Monday, February 19, 2018

A Skill Strong Readers Share

Students in classrooms across the United States spend an estimated 85 percent of their school day on assignments that require reading texts. A key difference between students who can read well and those who cannot is the ability to use metacognition.

Metacognition can be regarded as a conversation readers have with themselves about what they are reading. Metacognitive readers enjoy reading because they can find meaning in texts and think deeply to comprehend what they’re reading.

Those who have not yet learned to be metacognitive often have trouble reading fluently and comprehending what they read.

Thursday, February 15, 2018

A Powerful Way to End the School Year

One of our strategies that teachers enjoy using at the end of the school year is a practical, easy-to-use tool we call Celebrating Learning With Year Mapping. This activity gives your current students a chance to feel good about what they’ve learned and provides incoming students an opportunity to see real evidence that they can be successful learners in the coming school year. And it gives teachers a chance to enjoy seeing students share what they’ve learned and to internalize their successful teaching.

Several elements of this strategy make it a powerful way to end the school year with a positive experience, often much needed after testing is over and as a busy year comes to an end. With prompted recall, each student can remember learning events that mean the most to them. Year-end mapping utilizes the power of positive teacher-student relationships as well as personalized learning, summarizing, group learning, and organizing information graphically.

Wednesday, February 14, 2018

Guiding Students to Be Independent Learners

It’s estimated that students in the U.S. spend nearly 20,000 hours experiencing classroom education by the age of 18, and that much of what is taught is forgotten within a short time. And there’s little evidence that they know how to apply effective learning strategies when they arrive at college.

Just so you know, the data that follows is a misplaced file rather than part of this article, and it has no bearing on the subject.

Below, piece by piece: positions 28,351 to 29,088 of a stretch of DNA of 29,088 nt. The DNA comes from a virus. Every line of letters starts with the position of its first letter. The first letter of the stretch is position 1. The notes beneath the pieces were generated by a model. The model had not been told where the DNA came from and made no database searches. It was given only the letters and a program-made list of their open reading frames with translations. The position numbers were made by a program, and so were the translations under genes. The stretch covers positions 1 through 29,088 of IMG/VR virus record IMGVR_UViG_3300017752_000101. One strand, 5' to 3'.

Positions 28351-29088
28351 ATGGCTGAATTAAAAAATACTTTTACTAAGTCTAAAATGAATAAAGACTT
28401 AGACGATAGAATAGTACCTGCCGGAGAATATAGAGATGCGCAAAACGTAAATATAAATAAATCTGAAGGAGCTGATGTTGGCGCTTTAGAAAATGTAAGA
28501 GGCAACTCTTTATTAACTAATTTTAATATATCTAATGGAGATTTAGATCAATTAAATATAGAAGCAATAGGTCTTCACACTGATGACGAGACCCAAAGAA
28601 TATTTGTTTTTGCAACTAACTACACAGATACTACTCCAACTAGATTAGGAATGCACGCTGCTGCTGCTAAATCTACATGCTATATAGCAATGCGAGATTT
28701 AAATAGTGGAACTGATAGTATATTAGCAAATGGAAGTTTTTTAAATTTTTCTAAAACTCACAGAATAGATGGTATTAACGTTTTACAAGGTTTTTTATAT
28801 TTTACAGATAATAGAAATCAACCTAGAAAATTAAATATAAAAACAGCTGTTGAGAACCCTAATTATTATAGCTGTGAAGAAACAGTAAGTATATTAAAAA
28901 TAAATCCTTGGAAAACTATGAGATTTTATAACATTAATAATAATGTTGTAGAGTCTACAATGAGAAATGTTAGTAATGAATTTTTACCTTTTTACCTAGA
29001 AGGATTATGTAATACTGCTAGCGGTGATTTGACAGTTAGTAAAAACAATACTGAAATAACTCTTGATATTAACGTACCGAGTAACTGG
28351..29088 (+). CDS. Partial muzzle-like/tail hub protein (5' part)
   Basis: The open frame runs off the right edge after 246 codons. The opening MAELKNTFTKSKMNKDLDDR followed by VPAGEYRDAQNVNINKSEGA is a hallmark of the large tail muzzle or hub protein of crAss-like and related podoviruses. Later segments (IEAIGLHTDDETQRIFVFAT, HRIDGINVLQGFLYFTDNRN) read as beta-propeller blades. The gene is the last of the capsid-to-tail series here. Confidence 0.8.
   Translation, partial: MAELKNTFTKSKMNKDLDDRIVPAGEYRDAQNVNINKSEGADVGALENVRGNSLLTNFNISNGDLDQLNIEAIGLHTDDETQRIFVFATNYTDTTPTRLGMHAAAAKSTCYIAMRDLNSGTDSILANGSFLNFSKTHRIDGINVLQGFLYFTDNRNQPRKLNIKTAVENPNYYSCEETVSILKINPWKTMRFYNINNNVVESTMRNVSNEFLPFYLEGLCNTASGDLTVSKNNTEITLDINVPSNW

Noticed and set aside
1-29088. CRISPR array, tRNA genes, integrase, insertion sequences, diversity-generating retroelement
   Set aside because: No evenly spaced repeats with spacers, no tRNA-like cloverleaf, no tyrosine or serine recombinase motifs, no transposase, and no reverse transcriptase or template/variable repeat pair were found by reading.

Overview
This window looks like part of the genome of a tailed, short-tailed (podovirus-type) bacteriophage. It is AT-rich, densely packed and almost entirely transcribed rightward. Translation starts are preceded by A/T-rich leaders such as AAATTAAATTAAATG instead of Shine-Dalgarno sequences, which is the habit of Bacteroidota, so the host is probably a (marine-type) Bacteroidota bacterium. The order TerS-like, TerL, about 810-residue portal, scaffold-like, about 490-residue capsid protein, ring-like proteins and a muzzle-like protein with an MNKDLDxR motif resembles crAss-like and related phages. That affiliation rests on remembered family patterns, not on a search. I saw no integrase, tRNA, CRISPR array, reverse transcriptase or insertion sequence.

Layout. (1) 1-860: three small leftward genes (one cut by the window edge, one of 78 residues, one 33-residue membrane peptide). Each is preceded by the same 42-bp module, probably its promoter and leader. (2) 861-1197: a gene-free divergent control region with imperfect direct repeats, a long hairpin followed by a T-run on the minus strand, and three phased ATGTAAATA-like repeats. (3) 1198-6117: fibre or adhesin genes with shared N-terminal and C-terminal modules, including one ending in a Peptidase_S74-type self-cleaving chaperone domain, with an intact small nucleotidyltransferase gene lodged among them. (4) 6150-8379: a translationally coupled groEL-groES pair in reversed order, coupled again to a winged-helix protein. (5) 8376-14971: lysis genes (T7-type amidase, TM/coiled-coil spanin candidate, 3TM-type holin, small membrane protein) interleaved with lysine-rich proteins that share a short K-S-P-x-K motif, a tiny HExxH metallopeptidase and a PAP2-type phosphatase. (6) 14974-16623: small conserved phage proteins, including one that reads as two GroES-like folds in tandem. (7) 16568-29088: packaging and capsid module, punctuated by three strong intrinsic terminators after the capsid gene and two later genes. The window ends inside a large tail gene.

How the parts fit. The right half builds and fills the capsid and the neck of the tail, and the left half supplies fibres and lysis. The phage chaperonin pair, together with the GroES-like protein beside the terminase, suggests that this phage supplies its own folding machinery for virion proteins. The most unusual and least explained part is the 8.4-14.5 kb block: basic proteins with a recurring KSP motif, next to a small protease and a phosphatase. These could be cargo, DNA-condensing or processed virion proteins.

In essence, many students have not learned how to retain and apply knowledge. Fortunately, current research offers fascinating insights about the brain’s capacity to learn at higher levels when effective learning strategies are used.

Tuesday, February 6, 2018

Our Latest EdWeek Commentary Highlights an Underappreciated Strategy: Teaching Students About How Learning Changes the Brain

Marcus and I had an opportunity to stress the importance of teaching students about their brains and learning when responding to a question for Education Week as a part of the popular Classroom Q&A with Larry Ferlazzo.

The question for this blog post was: "What is an instructional strategy and/or teaching concept that you think is underused/underappreciated in the classroom and should be practiced more widely?"

In our response, we pointed out how teaching students about their brains can have a transformative impact in the classroom, but unfortunately the knowledge about how brains change during learning is traditionally not taught.

Wednesday, January 31, 2018

Celebrating BrainSMART’s 20-Year Anniversary: Teachers Speak


Therese Reder has changed the way she teaches courtesy of principles she has learned since completing the BrainSMART program.

Understanding the body-brain connection, she makes sure that students have the opportunity to move during the day to enhance their learning ability.

Thursday, January 25, 2018

Celebrating BrainSMART’s 20-Year Anniversary: Teachers Speak

The BrainSMART program has been excellent for teachers as well as for school administrators who are looking for principles to enhance their staffs’ professional and personal development.

Retired principal Priscilla Bourgeois and teachers in her parish had a positive experience using the program to bring out the most in educators and students. Here is her description of her BrainSMART experience.

Wednesday, January 24, 2018

Marcus Describes Link Between Learning and Exercise in Motiv Running Article

Marcus was the expert voice in an article entitled "Learning on the Run," which appeared on Motiv Running, a website dedicated to helping runners of all levels run better, reduce injuries, and live an active, outdoor lifestyle.

The article described the University of Oregon's "Run with a Researcher" program, which highlights the connection between running and learning. Marcus confirmed the powerful connection between movement and learning, pointing out that the brain's central processor of learning and memory—the hippocampus—is larger among people who exercise regularly.